Understanding the Psychology Behind Aversive Racism

Concept of aversive racism
Even well-intentioned people can be racist, without actually being aware of it. This sums up the meaning of 'aversive racism', which is explained here with the help of its definition and some interesting examples.
Did You Know?
Research indicates that babies can spot racial differences from the age of 6 months.
Racial segregation was a dark period in American history, lasting from the second half of the 19th century to the middle of the 20th. This policy was an attempt to keep the African-American population subjugated, despite the abolition of slavery, by denying them equal access to public facilities. It received its final blow in 1954, when the US Supreme Court banned segregation in public schools, and in 1964, when all forms of discrimination were outlawed. With more than 60 years having passed since the former event, most people would think that racism in the country is a thing of the past. While this is mostly true, discrimination still occurs in a subtle form. This attitude is known as aversive racism, and is explained below with popular examples, such as job selection decisions.
Aversive Racism Meaning
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Aversive racism is the behavior shown by a person who genuinely believes in racial equality and acts accordingly, but unconsciously harbors some negative feelings about other races. As compared to blatant racism, where a person explicitly shows negative behavior towards other races, this behavior is more subtle. Despite the reduction in direct discrimination in countries such as the US, UK, Canada, and the Netherlands, it is believed that many white individuals show such subtle forms of racism.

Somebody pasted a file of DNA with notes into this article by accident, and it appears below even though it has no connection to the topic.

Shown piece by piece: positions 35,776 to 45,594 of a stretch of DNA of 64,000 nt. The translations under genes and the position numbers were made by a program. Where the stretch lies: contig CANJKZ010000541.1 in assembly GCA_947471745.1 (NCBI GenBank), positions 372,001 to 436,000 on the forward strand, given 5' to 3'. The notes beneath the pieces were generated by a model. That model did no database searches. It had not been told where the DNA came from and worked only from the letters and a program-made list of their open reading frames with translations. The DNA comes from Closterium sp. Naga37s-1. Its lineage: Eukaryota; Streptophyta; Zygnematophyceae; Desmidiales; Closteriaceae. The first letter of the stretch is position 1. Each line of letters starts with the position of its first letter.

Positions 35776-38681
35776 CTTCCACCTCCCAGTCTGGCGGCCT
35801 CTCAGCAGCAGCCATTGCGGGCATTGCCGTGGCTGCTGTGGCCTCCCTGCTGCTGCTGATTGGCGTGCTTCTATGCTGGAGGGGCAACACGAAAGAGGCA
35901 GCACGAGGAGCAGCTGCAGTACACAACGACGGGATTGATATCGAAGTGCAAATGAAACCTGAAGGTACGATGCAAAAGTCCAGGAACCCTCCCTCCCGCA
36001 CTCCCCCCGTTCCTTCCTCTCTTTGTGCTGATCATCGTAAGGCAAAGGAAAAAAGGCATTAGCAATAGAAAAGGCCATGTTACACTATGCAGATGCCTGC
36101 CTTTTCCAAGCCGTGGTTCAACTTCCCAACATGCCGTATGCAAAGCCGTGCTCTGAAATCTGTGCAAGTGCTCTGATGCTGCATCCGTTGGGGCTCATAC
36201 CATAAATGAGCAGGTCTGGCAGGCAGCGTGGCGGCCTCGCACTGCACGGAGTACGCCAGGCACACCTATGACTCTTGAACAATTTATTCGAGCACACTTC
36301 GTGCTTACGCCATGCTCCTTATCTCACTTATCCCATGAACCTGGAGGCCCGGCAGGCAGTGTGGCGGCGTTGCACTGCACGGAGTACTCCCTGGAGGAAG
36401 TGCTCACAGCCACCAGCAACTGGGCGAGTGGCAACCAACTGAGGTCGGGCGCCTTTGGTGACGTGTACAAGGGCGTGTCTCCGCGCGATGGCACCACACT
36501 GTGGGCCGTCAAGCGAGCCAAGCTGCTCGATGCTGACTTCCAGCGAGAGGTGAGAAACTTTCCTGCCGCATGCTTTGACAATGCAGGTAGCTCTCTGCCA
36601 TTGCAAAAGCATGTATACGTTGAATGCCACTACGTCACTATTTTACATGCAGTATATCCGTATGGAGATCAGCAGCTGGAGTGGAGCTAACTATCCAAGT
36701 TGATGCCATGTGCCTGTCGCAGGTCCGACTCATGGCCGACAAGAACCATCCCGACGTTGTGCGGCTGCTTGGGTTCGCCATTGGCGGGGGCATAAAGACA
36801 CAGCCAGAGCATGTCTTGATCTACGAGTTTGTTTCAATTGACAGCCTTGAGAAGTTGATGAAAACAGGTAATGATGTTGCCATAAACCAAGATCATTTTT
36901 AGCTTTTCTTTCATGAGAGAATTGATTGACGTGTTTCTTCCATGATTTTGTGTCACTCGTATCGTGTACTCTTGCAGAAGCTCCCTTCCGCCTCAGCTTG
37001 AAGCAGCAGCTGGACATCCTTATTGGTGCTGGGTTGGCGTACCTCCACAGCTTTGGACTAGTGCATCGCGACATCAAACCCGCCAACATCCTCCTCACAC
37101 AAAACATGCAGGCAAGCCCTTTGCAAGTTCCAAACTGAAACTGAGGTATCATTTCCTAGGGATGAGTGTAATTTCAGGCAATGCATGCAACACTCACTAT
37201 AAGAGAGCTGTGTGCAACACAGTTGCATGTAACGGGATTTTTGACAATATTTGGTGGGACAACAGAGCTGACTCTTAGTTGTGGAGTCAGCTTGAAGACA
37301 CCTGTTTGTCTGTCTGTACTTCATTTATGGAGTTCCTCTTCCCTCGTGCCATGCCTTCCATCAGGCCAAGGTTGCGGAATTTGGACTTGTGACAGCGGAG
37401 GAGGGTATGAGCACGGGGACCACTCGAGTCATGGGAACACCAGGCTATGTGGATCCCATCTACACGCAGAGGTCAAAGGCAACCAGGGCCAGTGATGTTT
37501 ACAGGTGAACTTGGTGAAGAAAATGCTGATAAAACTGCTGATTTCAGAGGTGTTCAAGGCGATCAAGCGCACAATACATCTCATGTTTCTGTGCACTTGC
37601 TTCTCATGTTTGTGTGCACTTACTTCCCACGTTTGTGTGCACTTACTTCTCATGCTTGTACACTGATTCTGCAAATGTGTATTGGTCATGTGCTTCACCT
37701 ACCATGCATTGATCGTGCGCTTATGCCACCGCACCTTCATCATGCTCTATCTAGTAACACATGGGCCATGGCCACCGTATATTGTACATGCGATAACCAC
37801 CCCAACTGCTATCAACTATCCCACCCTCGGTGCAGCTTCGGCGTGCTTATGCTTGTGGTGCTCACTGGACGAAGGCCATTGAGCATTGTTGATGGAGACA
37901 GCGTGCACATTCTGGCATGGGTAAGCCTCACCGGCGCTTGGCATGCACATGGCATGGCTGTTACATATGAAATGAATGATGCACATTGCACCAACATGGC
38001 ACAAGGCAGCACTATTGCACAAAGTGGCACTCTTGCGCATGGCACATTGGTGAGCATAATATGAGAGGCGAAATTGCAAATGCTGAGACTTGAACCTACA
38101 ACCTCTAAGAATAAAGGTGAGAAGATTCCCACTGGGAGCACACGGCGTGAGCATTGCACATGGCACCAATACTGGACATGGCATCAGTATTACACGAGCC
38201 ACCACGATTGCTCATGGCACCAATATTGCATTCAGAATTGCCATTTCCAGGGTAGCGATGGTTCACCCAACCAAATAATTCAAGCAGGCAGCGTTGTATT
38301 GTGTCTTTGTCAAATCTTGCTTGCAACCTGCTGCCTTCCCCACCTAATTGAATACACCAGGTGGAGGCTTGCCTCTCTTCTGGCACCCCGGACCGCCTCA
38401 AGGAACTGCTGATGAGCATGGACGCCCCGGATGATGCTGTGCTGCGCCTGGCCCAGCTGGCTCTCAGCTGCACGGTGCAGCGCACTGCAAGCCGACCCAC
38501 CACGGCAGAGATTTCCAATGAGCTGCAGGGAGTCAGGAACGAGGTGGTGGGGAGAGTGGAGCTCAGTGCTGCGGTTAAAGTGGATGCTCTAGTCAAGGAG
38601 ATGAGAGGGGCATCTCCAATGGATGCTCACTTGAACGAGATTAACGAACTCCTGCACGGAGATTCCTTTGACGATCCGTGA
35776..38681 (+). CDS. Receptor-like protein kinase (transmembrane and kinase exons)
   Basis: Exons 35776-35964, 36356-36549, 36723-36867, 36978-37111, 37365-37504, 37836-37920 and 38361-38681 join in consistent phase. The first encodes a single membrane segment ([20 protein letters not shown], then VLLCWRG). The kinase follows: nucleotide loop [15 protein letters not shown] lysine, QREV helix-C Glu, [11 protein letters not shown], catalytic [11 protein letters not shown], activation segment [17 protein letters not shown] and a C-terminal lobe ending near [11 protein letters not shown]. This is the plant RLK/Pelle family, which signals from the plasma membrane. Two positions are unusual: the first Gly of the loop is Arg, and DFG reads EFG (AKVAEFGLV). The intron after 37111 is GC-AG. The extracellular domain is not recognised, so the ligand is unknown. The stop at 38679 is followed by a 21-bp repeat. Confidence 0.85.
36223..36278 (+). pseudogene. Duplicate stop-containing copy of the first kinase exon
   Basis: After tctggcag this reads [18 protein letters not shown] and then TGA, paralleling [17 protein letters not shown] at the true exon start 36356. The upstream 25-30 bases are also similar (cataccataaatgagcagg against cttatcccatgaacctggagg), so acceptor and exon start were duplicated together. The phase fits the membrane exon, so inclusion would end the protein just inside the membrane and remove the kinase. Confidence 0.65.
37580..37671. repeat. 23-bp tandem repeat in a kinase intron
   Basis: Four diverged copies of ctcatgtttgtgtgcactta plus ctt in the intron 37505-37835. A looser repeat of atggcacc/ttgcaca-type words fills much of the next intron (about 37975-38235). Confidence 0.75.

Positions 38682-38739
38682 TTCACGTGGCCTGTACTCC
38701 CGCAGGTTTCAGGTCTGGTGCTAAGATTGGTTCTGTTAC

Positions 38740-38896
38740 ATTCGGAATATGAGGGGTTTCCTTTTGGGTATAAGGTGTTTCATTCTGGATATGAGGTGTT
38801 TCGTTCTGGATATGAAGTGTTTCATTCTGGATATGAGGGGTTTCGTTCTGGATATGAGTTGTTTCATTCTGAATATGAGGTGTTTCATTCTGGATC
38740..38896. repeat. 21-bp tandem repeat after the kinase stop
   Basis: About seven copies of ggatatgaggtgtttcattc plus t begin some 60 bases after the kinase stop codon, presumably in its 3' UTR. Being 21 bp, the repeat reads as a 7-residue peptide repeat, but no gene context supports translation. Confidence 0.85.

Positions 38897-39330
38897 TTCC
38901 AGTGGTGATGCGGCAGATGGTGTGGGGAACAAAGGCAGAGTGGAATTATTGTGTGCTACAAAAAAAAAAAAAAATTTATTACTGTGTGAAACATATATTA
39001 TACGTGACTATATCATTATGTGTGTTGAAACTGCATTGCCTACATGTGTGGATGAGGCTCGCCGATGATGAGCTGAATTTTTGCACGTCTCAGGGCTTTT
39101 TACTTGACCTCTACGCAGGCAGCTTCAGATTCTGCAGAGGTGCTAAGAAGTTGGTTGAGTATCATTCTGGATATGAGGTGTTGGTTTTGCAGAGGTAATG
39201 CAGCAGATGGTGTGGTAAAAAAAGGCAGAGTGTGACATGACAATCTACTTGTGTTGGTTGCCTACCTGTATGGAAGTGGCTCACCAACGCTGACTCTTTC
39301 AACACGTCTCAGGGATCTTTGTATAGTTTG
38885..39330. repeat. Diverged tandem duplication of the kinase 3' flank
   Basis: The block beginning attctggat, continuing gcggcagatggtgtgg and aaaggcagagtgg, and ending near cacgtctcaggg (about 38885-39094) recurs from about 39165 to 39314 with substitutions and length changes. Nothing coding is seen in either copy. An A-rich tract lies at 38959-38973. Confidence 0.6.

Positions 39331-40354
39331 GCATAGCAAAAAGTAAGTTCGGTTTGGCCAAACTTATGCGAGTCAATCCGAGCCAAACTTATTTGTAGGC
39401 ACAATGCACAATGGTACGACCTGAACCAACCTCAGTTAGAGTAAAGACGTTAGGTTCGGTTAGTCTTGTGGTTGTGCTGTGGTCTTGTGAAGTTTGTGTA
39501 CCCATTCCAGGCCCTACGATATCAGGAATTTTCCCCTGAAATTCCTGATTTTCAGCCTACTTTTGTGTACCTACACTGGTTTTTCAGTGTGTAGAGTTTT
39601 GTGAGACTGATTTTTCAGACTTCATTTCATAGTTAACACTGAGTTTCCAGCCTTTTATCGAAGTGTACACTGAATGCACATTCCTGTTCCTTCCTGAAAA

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There are several factors responsible for the rise in aversive racism. Most humans tend to subconsciously categorize people into groups, because it is easier to judge groups rather than individuals, which puts a load on our limited cognitive resources. Skin color is the most apparent way to observe differences between people.
Moreover, another human tendency is to rate people belonging to the in-group ('we's') higher, than those from the out-group ('they's'). Because white individuals are the majority in several countries, they subconsciously consider themselves belonging to the in-group, while other races, such as African-Americans, Asians, and Latinos are considered part of the out-group.